When I was very young, I owned very many Barbie dolls. To me, they were just so beautiful, and flawless, and I loved them very much. But the Barbie that said the most to me was the President Barbie. This spoke to me. It said that anyone, anywhere, of any gender, socioeconomic status, background, sexuality, ethnicity, race, or belief system could be anything they ever wanted to be, as long as they worked hard enough to achieve it. And this is a very important message, and it is a message that Barbie sends to people every day, all over the world.
One day, as Ruth Handler watched her daughter play with paper dolls, she noticed that often the dolls were put into adult scenarios, such as grocery shopping, working, et cetera (“The Creation of Barbie”). As most dolls in this era, the 1950’s, were either babies or small children, Handler got an idea: what if she created an adult doll (“The Creation of Barbie”)? So, she drew up a design for one, and she named her Barbie, after her daughter, Barbara (“The Creation of Barbie”). Then, in 1959, Mattel, a huge and very popular toy company, picked up the idea (“The Creation of Barbie”). Barbie made her first appearance in New York, at the annual toy fair (“The Creation of Barbie”). That year, 351,000 Barbie dolls were sold, which was a sales record in America (“The Creation of Barbie”). Today, Barbie continues to be the most popular doll in the world, with two sold every minute (“The Creation of Barbie”).
When Barbie first premiered, feminism in America was on the back burner (Hannam), and was little talked of. It’s said that with the passing of the Nineteenth Amendment, in 1920, waves of feminism died down, as it was commonly thought that women had been given complete equal rights, and they should be appeased (Hannam). Little did they know, that, however big a step this was, it wasn’t enough: yes, women were granted equal rights, however what was truly wanted was the general acceptance (Walsh). Not simply to be equal, legally, but to be regarded as equal by their male peers and coworkers, and have their ideas and work viewed as equal, and as a result have the same pay and advancement opportunities as males (Walsh). Then, with the emergence of the Women’s Liberation Movement, in in the late 1960’s, it became very popular again, and refreshed to the public that women would be heard and they would be treated as equal (Hannam).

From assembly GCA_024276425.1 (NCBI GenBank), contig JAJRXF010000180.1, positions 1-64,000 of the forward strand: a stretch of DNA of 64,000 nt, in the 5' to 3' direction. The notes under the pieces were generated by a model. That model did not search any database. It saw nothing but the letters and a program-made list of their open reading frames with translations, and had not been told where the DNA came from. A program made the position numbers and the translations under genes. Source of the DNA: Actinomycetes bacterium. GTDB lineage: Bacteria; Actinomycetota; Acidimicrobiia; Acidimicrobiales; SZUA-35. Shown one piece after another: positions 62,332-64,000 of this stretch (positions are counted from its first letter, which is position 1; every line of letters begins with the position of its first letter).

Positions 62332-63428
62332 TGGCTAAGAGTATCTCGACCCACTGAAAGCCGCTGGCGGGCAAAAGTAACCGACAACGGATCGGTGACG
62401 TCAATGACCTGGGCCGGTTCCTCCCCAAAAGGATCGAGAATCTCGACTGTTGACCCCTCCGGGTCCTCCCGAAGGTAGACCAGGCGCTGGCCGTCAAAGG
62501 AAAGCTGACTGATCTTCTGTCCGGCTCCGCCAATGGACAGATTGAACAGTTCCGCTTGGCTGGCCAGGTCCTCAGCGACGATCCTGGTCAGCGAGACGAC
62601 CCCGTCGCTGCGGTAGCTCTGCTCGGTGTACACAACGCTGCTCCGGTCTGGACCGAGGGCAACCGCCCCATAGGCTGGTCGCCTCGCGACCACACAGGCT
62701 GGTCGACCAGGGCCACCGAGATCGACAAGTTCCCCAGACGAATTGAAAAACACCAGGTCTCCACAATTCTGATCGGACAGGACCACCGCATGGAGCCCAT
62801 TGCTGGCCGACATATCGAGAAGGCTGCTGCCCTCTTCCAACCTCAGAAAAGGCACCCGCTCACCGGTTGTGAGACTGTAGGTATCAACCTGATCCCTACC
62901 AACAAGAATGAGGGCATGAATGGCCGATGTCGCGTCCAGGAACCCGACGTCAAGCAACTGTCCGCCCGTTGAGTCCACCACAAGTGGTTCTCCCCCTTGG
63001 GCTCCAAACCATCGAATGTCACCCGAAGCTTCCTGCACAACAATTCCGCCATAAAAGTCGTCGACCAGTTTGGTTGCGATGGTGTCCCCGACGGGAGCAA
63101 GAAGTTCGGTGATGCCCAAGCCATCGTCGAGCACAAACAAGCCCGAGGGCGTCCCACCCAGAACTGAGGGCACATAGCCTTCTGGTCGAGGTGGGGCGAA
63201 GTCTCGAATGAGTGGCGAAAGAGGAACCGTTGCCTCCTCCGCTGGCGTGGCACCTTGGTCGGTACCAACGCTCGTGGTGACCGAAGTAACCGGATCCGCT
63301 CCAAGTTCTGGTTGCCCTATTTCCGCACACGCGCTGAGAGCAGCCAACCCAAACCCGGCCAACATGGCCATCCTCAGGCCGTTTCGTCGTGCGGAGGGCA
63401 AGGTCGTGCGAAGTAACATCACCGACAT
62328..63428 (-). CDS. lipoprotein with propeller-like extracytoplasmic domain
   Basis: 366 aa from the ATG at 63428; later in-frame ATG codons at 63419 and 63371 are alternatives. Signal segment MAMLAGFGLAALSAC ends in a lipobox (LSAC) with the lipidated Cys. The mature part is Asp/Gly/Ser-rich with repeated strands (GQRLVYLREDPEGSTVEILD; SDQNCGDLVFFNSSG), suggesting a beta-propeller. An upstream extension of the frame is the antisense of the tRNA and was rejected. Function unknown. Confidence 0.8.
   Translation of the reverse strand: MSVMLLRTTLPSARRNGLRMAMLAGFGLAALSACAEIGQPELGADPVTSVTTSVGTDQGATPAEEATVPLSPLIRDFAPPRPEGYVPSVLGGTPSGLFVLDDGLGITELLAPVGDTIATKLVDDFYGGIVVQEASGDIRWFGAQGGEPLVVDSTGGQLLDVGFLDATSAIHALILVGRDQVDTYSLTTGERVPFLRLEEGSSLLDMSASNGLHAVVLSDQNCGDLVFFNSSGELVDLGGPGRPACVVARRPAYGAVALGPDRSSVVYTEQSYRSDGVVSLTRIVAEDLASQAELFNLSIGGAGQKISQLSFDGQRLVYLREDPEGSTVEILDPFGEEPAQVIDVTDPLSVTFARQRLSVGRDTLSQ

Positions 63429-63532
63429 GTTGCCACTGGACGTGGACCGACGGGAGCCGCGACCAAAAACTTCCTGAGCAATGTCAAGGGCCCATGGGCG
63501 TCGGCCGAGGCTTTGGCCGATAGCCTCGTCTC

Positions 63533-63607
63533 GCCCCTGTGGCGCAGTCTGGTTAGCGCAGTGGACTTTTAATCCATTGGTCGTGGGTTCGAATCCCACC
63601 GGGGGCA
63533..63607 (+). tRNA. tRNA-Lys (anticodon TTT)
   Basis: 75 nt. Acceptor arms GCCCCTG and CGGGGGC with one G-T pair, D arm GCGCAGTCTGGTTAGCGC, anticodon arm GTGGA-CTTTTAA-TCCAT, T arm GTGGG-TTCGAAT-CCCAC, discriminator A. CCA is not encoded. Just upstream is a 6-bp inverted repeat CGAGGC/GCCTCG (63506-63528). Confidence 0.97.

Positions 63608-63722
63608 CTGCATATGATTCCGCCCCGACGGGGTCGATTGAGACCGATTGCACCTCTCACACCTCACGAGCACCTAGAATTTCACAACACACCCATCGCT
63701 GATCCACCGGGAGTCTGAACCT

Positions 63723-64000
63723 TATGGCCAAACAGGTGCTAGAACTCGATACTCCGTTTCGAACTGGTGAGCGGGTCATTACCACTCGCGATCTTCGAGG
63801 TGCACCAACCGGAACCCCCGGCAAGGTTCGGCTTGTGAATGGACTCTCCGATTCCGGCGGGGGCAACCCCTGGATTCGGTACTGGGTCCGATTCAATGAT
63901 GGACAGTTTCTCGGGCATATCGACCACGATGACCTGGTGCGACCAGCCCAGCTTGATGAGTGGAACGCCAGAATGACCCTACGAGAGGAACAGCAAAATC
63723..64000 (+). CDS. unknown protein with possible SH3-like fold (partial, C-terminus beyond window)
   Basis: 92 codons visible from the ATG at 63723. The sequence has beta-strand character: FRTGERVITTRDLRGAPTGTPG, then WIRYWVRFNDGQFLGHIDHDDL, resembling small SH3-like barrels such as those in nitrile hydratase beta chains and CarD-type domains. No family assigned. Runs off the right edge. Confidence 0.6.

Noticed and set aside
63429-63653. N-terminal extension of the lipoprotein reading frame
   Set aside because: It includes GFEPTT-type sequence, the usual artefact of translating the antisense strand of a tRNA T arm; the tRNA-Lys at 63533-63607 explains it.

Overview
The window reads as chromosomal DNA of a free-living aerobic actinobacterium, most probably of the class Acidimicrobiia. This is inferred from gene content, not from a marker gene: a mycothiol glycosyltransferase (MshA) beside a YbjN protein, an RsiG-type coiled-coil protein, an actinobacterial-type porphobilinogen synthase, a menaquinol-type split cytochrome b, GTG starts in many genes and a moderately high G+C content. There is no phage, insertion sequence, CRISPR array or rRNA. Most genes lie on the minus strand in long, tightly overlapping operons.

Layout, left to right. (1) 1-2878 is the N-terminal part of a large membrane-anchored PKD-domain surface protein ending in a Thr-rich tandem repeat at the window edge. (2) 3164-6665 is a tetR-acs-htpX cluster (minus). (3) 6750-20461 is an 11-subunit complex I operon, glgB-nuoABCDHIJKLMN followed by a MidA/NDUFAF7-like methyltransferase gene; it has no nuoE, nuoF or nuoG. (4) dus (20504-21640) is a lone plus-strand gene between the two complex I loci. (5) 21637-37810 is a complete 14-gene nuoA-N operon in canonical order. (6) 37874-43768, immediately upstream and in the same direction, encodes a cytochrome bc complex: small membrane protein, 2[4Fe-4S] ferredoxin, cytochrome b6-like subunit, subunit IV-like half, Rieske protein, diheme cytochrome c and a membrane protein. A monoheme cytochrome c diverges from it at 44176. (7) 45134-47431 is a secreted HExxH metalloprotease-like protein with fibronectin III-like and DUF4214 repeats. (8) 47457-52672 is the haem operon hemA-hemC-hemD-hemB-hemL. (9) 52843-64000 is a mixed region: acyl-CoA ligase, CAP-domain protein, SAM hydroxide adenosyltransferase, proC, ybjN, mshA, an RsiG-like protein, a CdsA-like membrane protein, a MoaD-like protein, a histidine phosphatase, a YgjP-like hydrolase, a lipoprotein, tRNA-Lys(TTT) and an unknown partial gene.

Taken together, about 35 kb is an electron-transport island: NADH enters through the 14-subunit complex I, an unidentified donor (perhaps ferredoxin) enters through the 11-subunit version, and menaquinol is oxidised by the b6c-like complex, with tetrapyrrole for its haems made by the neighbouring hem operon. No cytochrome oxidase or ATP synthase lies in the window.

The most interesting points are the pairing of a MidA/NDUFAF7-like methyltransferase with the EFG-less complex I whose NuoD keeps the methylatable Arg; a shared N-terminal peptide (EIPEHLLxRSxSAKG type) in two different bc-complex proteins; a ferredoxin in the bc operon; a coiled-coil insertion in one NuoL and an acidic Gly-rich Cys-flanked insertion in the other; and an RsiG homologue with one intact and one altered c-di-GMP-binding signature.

As Barbie became more and more popular, she became more and more diverse. In 1965, Astronaut Barbie was introduced (“A Barbie World”), which was huge, as women had never before worked in this field (“A Barbie World”). The first African-American Barbie went on the market in 1967 (“A Barbie World”); it was a large success, because never before had a widely known successful doll had an African-American counterpart (“A Barbie World”). With the arrival of these two Barbie’s, the face of feminism in America began to change: not only could women be astronauts, but black women, as well. It is...